Schizophrenia Research Forum - A Catalyst for Creative Thinking


Hayashi-Takagi A, Takaki M, Graziane N, Seshadri S, Murdoch H, Dunlop AJ, Makino Y, Seshadri AJ, Ishizuka K, Srivastava DP, Xie Z, Baraban JM, Houslay MD, Tomoda T, Brandon NJ, Kamiya A, Yan Z, Penzes P, Sawa A. Disrupted-in-Schizophrenia 1 (DISC1) regulates spines of the glutamate synapse via Rac1. Nat Neurosci. 2010 Mar ; 13(3):327-32. Pubmed Abstract

Comments on News and Primary Papers
Comment by:  Jacqueline Rose
Submitted 2 March 2010
Posted 2 March 2010
  I recommend the Primary Papers

The newly published paper by Katherine Roche and Paul Roche reports SNAP-23 expression in neuron dendrites and examines the possible role of this neuronal SNAP-23 protein. To this point, SNAP-23 has traditionally been discussed in reference to vesicle trafficking in epithelial cells (see Rodriguez-Boulan et al., 2005 for review), so it is of interest to determine the function of SNAP-23 in neurons. Suh et al. report that surface NMDA receptor expression and NMDA-mediated currents are inhibited following SNAP-23 knockdown. Further, SNAP-23 knockdown results in a specific decrease in NR2B subunit insertion; previously, the NR2B subunit has been reported to preferentially localize to recycling endosomes compared to NR2A (Lavezzari et al., 2004). Given these findings, it is reasonable to conclude that SNAP-23 may be involved in maintaining NMDA receptor surface expression possibly by binding to NMDA-specific recycling endosomes.

Interestingly, there is recent evidence that PKC-induced NMDA receptor insertion is mediated by another neuronal SNARE protein; postsynaptic SNAP-25 (Lau et al., 2010). It is possible that activity-induced NMDA receptor trafficking is mediated by SNAP-25, while baseline maintenance of NMDA receptor levels relies on SNAP-23. Other evidence to suggest a strictly regulatory role for SNAP-23 in neuronal NMDA insertion is the finding that activity-dependent receptor insertion from early endosomes has previously been reported to be restricted to AMPA-type glutamate receptors (Park et al., 2004). However, it is possible that activity-induced insertion of AMPA receptors occurs via a distinct endosome pool than NMDA receptors; AMPA and NMDA receptor trafficking has been reported to proceed by distinct vesicle trafficking pathways (Jeyifous et al., 2009).

Although SNAP-23 may not be involved in activity-dependent early endosome receptor trafficking, it is possible that SNAP-23 operates in other pathways linked to activity-induced NMDA receptor trafficking. For instance, SNAP-23 may be the SNARE protein by which lipid raft shuttling of NMDA receptors occurs. SNAP-23 has been found to preferentially associate with lipid rafts over SNAP-25 in PC12 cells (SalaŁn et al., 2005). As well, NMDA receptors have been found to associate with lipid raft associated proteins flotilin-1 and -2 in neurons (Swanwick et al., 2009). Lipid raft trafficking of NMDA receptors to post-synaptic densities has been reported to follow global ischemia (Besshoh et al., 2005), and the possibility remains that under certain circumstances, NMDA trafficking occurs by lipid raft association to SNAP-23.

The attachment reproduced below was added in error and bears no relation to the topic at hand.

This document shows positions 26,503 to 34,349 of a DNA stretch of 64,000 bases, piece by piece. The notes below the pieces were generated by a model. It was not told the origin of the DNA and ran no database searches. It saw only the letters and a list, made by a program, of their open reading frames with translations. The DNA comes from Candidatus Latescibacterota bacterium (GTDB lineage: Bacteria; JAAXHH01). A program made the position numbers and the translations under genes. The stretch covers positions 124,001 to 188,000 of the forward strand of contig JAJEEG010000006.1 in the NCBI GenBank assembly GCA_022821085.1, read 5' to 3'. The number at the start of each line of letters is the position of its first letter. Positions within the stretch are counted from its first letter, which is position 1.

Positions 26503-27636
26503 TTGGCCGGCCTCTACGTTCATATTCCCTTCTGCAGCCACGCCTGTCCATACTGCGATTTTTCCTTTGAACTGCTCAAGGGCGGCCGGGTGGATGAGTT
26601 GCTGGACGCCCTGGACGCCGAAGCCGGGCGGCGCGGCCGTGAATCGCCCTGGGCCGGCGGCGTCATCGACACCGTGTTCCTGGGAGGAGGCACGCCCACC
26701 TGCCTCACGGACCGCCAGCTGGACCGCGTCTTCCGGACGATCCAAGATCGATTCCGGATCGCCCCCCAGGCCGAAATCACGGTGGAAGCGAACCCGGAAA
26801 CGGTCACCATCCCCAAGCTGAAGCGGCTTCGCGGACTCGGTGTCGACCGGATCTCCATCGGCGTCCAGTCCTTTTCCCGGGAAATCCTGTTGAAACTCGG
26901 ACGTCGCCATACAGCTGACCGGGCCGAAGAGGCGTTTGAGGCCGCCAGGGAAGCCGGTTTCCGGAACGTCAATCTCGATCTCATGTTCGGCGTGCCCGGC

Taken together, the discovery of post-synaptic SNARE proteins offers several avenues of research to determine their roles and functions in glutamatergic synapse organization. Further, investigating disruption of synaptic receptor organization presents several possibilities for potential etiologies of disorders linked to compromised glutamate signaling like schizophrenia.

References:

Besshoh, S., Bawa, D., Teves, L., Wallace, M.C. and Gurd, J.W. (2005). Increased phosphorylation and redistribution of NMDA receptors between synaptic lipid rafts and post-synaptic densities following transient global ischemia in the rat brain. Journal of Neurochemistry, 93: 186-194. Abstract

Jeyifous, O., Waites, C.L., Specht, C.G., Fujisawa, S., Schubert, M., Lin, E.I., Marshall, J., Aoki, C., de Silva, T., Montgomery, J.M., Garner, C.C. and Green, W.N. (2009). SAP97 and CASK mediate sorting of NMDA receptors through a previously unknown secretory pathway. Nature Neuroscience, 12: 1011-1019. Abstract

Lau, C.G., Takayasu, Y., Rodenas-Ruano, A., Paternain, A.V., Lerma, J., Bennet, M.V.L. and Zukin, R.S. (2010). SNAP-25 is a target of protein kinase C phosphorylation critical to NMDA receptor trafficking. Journal of Neuroscience, 30: 242-254. Abstract

Lavezzari, G., McCallum, J., Dewey, C.M. and Roche, K.W. (2004). Subunit-specific regulation of NMDA receptor endocytosis. Journal of Neuroscience, 24: 6383-6391. Abstract

Park, M., Penick, E.C., Edward, J.G., Kauer, J.A. and Ehlers, M.D. (2004). Recycling endosomes supply AMPA receptors for LTP. Science, 305: 1972-1975. Abstract

Rodriguez-Boulan, E., Kreitzer, G. and MŁsch, A. (2005) Organization of vesicular trafficking in epithelia. Nature Reviews: Molecular Cell Biology, 6: 233-247. Abstract

SalaŁn, C., Gould, G.W. and Chamberlain, L.H. (2005). The SNARE proteins SNAP-25 and SNAP-23 display different affinities for lipid rafts in PC12 cells. Journal of Biological Chemistry, 280: 1236-1240. Abstract

Suh, Y.H., Terashima, A., Petralia, R.S., Wenthold, R.J., Isaac, J.T.R., Roche, K.W. and Roche, P.A. (2010). A neuronal role for SNAP-23 in postsynaptic glutamate receptor trafficking. Nat Neurosci. 2010 Mar;13(3):338-43. Abstract

Swanwick, C.C., Shapiro, M.E., Chang, Y.Z. and Wenthold, R.J. (2009). NMDA receptors interact with flotillin-1 and -2, lipid raft-associated proteins. FEBS Letters, 583: 1226-1230. Abstract

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